Coverage of the Special forces in news media is often light due to the nature of their role in military operations. But there is sometimes coverage of major events or issues that are brought into the public eye. Events such as the Terrorist attack in Nairobi in 2019 were covered in great detail regarding the SAS and it’s involvement in ending the siege. Most news outlets are mostly impartial and often take a “just report the facts” approach when it comes to special forces and the media. One reason for this is the presence of the Defence media advisory (DMCA) which has the ability to censor information which is pertinent to national security. However the way the special forces interact with the news media is often an interesting one. Special forces often try to minimize exposure to the media as much as possible in order to keep operational security and this is done in a number of ways either by concealing information form the media via the DMCA or by taking measures in the field to conceal identities of the personnel and the Special forces unit themselves, for example wearing balaclavas to conceal personal identities or dressing in uniforms similar to police tactical units as to blend in. This was most notably seen in the SAS’s response to the Manchester bombing in 2017. In which the SAS wore black Clothing with police patches on to disguise who they were. They were later identified due to the non standard equipment that they used and wore during the operation. The relationship between the special forces and the news media can be described as one of secrecy and control of information. Traditional news media is heavily regulated by what they can and cannot cover by the ministry of defence and therefore cannot always provide clear cut or particularly accurate accounts of the special forces everyday lives and day to day activities. However, when major activities by the Special forces are covered it is often undertaken in a way that does not go into depths of what the Special forces are doing and who they are but news media often covers major issues and events briefly with little to some detailed information about the unit in action. This can affect the portrayal of the special forces as it can often give an almost mythical status to the special forces and news media is useful for covering major events but often little detailed information can actually be gleaned if one was undertaking serious research as I currently am in this project. As details of the event such as a terrorist attack can be gleaned in great detail but the units responding to such an event are often either not mentioned in the news reports or either given very little detail in order to maintain operational security.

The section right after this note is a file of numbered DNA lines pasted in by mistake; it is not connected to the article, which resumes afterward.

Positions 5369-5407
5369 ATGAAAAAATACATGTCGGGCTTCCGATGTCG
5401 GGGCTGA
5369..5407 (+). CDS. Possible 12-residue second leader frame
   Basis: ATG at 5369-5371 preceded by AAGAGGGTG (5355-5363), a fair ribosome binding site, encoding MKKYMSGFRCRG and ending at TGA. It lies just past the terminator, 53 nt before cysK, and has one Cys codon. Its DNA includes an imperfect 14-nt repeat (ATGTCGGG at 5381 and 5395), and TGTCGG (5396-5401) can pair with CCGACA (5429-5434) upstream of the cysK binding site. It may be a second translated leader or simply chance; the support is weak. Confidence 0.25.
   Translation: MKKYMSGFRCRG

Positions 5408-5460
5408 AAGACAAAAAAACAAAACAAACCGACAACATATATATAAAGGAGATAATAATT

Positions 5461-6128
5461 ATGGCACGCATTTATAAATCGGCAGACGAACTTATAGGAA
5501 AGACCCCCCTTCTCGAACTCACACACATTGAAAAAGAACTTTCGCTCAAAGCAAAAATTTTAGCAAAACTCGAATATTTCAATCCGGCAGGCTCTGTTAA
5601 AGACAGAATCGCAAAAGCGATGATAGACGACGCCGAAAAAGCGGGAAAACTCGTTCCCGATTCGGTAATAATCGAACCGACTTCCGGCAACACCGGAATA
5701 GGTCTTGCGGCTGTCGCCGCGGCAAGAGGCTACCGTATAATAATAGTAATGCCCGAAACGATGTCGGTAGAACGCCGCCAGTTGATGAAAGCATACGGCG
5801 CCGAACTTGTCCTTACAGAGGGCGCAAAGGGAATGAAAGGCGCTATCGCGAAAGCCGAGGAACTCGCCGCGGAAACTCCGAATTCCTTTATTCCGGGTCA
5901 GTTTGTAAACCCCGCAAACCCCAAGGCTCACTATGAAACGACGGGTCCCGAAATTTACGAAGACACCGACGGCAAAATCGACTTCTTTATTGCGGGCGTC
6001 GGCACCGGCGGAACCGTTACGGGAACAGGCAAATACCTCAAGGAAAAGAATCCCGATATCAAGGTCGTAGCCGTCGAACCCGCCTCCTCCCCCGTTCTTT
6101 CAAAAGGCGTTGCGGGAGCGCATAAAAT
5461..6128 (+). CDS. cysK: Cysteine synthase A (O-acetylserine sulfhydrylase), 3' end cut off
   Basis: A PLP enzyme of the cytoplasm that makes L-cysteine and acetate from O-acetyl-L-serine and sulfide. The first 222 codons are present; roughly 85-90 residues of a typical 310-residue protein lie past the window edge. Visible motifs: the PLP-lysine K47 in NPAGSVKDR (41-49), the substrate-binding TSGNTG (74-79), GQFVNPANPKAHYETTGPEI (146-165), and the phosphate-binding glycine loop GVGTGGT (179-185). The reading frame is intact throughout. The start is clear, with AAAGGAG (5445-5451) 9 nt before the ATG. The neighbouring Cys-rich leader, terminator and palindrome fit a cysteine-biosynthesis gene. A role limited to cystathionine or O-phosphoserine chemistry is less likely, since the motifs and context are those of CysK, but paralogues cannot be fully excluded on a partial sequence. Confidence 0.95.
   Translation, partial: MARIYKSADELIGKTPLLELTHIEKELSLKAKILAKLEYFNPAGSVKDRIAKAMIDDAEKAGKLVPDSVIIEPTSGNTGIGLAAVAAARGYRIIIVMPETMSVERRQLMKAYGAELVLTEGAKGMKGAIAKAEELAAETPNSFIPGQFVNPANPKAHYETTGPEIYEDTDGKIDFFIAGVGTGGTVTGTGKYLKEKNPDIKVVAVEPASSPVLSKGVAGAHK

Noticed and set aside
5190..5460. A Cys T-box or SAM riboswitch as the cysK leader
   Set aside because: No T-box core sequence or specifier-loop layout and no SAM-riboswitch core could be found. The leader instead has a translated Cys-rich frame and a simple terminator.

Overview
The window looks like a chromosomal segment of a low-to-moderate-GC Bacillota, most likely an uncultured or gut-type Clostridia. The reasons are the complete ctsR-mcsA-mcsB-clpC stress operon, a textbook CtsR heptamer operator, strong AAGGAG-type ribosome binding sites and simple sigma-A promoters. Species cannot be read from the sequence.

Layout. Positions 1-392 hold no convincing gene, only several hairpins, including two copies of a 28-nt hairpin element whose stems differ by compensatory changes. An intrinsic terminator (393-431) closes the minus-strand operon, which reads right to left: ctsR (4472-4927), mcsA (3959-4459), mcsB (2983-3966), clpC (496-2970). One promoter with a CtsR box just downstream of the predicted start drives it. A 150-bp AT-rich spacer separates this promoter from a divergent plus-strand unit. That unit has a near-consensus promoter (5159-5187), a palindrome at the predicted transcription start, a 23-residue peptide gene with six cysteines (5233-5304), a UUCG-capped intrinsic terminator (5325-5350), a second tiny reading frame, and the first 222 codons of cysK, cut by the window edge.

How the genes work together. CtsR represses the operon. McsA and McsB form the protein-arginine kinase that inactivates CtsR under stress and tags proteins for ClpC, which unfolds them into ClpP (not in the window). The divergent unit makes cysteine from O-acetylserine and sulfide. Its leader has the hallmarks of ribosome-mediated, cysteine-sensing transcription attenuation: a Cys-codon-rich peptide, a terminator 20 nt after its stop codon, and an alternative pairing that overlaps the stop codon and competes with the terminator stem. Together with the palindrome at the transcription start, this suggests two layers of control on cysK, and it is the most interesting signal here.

Video games as a contemporary media source has recently had a massive impact on the way the special forces are portrayed and shown to the general public. Games such as Call of Duty and Medal of Honour feature the Special forces. Most notably the SAS as they are the most well known unit of the special forces. Call of Duty most notably the Modern Warfare series feature the Special Air Service in depth. With characters such as Captain Price and John “Soap” Mactavish being integral to the story of the Modern Warfare games. The portrayals of the UK’s special forces are mostly found in the games Modern Warfare (the first installment) and Modern Warfare 3. In terms of the equipment used the SAS are portrayed as using equipment very similar to what was used in the Iranian embassy siege of 1980. This is a very inaccurate representation of the special forces but understandable due to the lack of reference material in order to gain accurate information on what the SAS would look like post 9/11. However, in the case of the games of Medal of honor: Warfighter and Call of Duty Modern Warfare (the 2019 reboot) the SAS operators look more modern and realistic arguably due to more reference material available to the game developers in their portrayal. Video games have become a huge part of the way the general public see into the lives and roles of the special forces. And the UKSF’s relationship with these games is a complex one. Especially in the US this video game- Special forces relationship has had a negative side where US Navy SEALs were caught consulting for the game Medal of Honor: Warfighter in which classified tactics and capabilities were revealed to the game developers. As video games try to compete for consumers’ attention by trying to create more realistic impressions and interpretations of the special forces, the special forces must be careful to keep their work under secrecy as much as they can. Otherwise, information that must be kept under wraps could be launched into the public eye which could be disastrous for combat effectiveness and could endanger the unit members lives. However, a positive from this relationship can be taken away. The general public now has an accurate interpretation of what the special forces do when on operations. Granted that this interpretation may not always be 100 percent accurate and often dramatized for entertainment purposes video games now offer a more realistic window into the secretive world of the special forces than ever before seen in the media.